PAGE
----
Themistoklis Dagklis*, Ioannis Tsakiridis*, Georgios Papazisis and Apostolos Athanasiadis Pages 1 - 8 ( 8 )
Preterm delivery represents the major cause of neonatal morbidity and mortality. Respiratory morbidity is the primary cause of early neonatal mortality and disability. The administration of antenatal corticosteroids, in cases of imminent preterm delivery, can enhance fetal lung maturation and reduce the incidence of respiratory distress syndrome, leading to improved neonatal outcomes. Hence, for those cases, a single course of antenatal corticosteroids from 24 up to 34 gestational weeks should be offered. Betamethasone and dexamethasone are the most widely used drugs, with similar effectiveness and a recommended dosage of 24mg in divided doses, over a 24-hour period. However, there is an ongoing debate regarding the gestational age of administration. Some obstetric societies recommend their administration even at 22 weeks of gestation. Conflicting is also their usefulness in late preterm cases (between 34 and 37 weeks) or in cases of elective cesarean delivery at term. The use of repeated courses of corticosteroids may be considered in specific cases, however, concerns on the long-term outcomes of repeated courses beyond 34 gestational weeks have been raised. The scope of this narrative review was to synthesize available evidence on efficacy and safety of corticosteroids administration during the antenatal period for pulmonary immaturity in cases of anticipated preterm delivery.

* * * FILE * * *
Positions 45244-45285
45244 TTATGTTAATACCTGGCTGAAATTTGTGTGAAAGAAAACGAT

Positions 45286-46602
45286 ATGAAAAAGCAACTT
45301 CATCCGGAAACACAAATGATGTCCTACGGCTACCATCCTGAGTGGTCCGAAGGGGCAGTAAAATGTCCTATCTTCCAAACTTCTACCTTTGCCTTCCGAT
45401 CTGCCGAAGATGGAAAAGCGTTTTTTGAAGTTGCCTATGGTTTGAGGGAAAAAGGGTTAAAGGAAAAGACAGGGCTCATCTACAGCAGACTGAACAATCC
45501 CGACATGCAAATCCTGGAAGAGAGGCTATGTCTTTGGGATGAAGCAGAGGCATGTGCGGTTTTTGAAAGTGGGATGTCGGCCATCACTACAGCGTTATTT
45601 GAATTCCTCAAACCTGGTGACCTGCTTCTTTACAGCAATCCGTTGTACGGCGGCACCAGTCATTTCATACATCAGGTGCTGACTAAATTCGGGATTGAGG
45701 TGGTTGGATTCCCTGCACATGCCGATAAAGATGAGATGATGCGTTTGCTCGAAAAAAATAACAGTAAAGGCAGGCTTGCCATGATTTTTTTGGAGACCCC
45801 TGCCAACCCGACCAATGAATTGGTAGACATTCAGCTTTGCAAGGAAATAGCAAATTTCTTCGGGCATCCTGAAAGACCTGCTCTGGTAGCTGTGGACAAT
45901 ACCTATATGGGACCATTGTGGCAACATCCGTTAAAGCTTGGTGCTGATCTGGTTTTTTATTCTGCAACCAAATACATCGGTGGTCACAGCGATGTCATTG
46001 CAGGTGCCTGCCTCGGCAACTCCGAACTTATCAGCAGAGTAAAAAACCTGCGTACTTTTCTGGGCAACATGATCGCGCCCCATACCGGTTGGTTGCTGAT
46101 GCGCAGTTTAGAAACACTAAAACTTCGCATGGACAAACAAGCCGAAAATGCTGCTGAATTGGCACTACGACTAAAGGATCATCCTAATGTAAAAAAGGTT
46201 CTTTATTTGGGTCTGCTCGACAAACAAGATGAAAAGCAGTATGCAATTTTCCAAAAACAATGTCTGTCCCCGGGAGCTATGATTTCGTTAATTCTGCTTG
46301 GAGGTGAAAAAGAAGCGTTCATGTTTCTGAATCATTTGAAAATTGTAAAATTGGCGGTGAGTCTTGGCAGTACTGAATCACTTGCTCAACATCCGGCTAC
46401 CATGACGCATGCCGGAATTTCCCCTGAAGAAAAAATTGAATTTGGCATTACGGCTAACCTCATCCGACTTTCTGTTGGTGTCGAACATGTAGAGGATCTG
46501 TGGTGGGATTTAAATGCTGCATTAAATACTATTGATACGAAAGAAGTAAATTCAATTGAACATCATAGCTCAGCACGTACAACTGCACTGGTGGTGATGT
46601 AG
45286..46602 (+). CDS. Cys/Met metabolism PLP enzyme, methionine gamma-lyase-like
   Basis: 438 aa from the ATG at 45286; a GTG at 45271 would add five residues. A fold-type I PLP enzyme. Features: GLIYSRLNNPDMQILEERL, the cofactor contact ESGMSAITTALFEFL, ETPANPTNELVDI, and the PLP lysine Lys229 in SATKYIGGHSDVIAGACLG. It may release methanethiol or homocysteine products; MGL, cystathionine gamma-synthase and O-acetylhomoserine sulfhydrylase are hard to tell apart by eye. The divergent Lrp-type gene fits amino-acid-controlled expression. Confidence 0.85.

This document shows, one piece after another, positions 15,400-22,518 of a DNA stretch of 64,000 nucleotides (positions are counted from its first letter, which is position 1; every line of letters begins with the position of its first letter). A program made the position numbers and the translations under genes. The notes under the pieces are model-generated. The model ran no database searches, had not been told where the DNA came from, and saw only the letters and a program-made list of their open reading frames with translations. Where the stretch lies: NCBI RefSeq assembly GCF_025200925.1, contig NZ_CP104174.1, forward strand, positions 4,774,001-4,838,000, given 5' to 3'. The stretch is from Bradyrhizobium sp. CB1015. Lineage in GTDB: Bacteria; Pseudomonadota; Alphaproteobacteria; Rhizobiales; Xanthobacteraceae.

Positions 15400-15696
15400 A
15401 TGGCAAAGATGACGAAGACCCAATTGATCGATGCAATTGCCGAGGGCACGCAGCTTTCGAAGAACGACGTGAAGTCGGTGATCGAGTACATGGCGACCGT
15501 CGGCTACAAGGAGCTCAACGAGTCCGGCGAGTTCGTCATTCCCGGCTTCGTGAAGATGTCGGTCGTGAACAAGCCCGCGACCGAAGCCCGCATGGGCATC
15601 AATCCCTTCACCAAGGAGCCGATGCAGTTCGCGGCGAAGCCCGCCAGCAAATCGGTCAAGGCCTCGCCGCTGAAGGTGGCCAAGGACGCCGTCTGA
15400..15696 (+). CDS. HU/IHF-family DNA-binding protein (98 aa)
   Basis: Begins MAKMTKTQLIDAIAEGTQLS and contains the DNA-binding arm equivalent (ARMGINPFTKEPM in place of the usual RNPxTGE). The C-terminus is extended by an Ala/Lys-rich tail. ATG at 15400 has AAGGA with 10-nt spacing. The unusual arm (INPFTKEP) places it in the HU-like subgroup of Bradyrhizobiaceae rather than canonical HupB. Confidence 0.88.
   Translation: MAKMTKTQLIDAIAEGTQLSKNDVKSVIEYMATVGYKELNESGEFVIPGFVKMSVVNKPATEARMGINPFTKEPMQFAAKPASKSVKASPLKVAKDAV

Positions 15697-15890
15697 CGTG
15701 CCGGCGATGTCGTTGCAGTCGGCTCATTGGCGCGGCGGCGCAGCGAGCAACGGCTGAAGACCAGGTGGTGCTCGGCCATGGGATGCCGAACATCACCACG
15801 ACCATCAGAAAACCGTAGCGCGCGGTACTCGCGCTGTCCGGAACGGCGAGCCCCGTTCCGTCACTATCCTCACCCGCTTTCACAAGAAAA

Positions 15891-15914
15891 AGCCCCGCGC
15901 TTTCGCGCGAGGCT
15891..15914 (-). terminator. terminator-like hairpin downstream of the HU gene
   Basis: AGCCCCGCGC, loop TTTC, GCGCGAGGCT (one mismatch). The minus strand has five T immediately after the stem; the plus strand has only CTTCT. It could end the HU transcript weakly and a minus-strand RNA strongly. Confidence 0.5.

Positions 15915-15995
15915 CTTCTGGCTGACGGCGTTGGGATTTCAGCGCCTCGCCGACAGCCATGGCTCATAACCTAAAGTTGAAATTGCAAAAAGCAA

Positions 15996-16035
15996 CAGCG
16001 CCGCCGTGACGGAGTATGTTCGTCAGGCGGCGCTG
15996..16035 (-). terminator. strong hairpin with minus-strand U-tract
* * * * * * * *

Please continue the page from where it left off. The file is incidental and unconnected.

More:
Corticosteroids, pregnancy, fetal lung maturation, preterm delivery, prematurity, timing, course, outcome
Third Department of Obstetrics and Gynaecology, Aristotle University of Thessaloniki, Third Department of Obstetrics and Gynaecology, Aristotle University of Thessaloniki, Department of Clinical Pharmacology, School of Medicine, Aristotle University of Thessaloniki, Third Department of Obstetrics and Gynaecology, Aristotle University of Thessaloniki